After four years of negotiations between the Department of Environmental Affairs (DEA), relevant provincial and local government institutions and landowners, the Vredefort Dome is officially South Africa’s eighth World Heritage Site.
Environmental Affairs Minister Edna Molewa has signed the Vredefort Dome memorandum of agreement with landowners from the Free State and North West provinces.
She explains that the signing of the memo- randum marks the beginning of a formal partnership between government and the landowners of the site.
“It will ensure that the integrity and value of the site will be maintained,” she says.
The Vredefort Dome was inscribed on the United Nations Educational, Scientific and Cultural Organisation (Unesco) World Heritage list in 2005 because it had met the selection criteria of having universal value to humankind.
The intention to proclaim the site a World Heritate Site in terms of national legislation was gazetted in 2007. Landowners’ concerns caused the delay in its proclamation.
“Government has addressed most of the concerns and established a multistake- holder steering committee for coordination purposes,” Molewa says in a statement.
South Africa has spearheaded the establishment of the African World Heritage Fund through the Department of Arts and Culture as an initiative of the African Union and the African member states of Unesco.
The fund is geared for increasing the number of sites and preserving the heritage of existing ones on the African continent by supporting the maintenance of the national inventories of existing sites, their conservation, the rehabilitation of properties in danger and the preparation of nomination dossiers for inscription onto the world heritage list, states Molewa.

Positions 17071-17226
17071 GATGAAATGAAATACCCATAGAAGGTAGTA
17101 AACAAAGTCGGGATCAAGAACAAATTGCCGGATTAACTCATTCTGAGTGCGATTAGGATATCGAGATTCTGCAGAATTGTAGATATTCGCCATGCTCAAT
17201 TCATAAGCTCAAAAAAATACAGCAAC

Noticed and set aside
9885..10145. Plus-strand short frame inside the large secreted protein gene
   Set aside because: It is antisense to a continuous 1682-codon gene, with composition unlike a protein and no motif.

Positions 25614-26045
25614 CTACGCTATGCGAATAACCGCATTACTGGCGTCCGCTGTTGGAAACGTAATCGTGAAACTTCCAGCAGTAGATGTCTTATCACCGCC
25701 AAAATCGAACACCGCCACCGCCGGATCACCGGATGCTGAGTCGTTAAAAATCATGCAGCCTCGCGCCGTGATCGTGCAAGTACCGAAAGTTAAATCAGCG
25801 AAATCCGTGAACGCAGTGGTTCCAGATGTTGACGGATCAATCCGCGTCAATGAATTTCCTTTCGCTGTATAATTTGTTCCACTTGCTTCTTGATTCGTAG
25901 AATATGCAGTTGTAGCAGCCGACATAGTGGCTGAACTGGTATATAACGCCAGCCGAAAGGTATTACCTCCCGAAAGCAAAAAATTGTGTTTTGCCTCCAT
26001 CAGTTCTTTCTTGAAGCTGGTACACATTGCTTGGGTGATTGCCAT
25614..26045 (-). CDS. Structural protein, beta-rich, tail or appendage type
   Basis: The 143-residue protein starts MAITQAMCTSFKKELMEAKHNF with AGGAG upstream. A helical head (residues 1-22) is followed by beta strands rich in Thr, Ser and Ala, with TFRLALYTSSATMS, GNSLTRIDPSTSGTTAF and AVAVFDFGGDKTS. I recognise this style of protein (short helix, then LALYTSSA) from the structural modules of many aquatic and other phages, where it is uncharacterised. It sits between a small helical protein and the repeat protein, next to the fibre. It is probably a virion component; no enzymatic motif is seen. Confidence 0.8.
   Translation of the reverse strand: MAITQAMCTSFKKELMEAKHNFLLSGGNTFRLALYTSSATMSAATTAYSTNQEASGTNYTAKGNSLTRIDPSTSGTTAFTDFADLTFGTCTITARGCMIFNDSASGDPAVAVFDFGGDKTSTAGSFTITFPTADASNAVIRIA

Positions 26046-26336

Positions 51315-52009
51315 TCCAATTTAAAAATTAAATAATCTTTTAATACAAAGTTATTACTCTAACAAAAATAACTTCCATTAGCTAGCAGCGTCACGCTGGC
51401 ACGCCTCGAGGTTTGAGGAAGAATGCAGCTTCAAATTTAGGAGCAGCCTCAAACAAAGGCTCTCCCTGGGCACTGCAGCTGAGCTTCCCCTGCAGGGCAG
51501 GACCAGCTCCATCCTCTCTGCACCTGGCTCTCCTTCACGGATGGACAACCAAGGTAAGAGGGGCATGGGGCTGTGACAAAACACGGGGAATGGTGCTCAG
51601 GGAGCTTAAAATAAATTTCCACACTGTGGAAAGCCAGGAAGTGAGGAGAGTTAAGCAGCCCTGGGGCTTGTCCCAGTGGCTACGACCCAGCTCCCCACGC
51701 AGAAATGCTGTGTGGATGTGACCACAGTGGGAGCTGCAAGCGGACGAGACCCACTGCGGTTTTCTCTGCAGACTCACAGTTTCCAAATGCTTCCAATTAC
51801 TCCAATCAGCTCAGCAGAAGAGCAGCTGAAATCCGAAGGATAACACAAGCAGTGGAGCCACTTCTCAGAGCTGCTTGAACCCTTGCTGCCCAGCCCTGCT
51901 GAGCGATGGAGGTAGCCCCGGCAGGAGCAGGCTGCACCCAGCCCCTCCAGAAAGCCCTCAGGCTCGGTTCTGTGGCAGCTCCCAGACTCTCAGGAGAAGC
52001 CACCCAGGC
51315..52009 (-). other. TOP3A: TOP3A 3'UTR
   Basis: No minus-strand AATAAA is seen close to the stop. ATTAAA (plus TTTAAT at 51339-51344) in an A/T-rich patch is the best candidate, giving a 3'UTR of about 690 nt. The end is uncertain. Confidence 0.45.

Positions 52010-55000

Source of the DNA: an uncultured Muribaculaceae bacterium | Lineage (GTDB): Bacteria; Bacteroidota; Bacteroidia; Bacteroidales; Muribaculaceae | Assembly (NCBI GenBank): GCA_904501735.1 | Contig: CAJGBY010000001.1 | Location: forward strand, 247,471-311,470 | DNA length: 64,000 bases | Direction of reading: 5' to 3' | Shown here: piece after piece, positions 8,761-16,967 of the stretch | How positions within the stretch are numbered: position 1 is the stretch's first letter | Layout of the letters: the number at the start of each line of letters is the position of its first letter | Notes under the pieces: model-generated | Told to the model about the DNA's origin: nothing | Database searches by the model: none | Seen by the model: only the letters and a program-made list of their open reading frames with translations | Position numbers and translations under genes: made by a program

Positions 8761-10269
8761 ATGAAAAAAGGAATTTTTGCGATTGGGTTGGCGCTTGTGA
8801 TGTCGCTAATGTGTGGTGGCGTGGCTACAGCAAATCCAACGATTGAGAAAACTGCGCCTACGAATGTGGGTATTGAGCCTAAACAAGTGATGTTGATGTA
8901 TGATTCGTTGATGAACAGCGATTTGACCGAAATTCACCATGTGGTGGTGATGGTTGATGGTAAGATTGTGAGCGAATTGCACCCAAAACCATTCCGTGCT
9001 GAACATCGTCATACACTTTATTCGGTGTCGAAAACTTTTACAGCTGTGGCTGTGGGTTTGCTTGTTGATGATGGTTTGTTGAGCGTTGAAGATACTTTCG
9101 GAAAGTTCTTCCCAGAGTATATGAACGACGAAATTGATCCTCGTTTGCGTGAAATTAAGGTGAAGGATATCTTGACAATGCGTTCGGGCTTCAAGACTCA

The South African government has pledged R20-million to the fund, with a further R88-million from other countries and R25-million in pending pledges.
Molewa adds that the sustainability of sites depends on the establishment of effective governance arrangements, development of appropriate management systems and provision of financial and human resources to support socioeconomic development.
“I will embark on a consultation process for the final proclamation of this area as a World Heritage Site. The management authority will be given the resources to manage the area in terms of relevant policies and ensure compliance with Unesco World Heritage prescripts and South Africa’s World Heritage Convention Act of 1999,” says the Minister.
She adds that the management system will address issues relating to the preservation of archaeological sites, land-use management and zoning, pollution and waste management, water resources preservation and fire management.
As part of the management system, tourism development will be ensured to support local economic development.
The Vredefort Dome is the oldest, largest and most deeply eroded complex meteorite- impact structure in the world. It contains high-quality and accessible outcrop sites that demonstrate a range of geological evidence of a complex meteorite-impact structure.
The site is also rich in ancient art, and evidence of early human occupation can be seen in the caves and rock shelters, as well as on pottery, rock engravings and in the rock art.
“Vredefort is rich in the symbolic representation of our culture; it demonstrates the coming together of scientific and cultural philosophy and practice. Opportunities at Vredefort include geological research through studying the rock art, exploring and understanding the rich culture of the Basotho, Batswana and Khoi San, as well as the early evidence of human cognitive and artistic endeavours that their cultures boast, demonstrating that heritage can be a tool for nation building,” says former Minister of Arts and Culture Dr Pallo Jordan.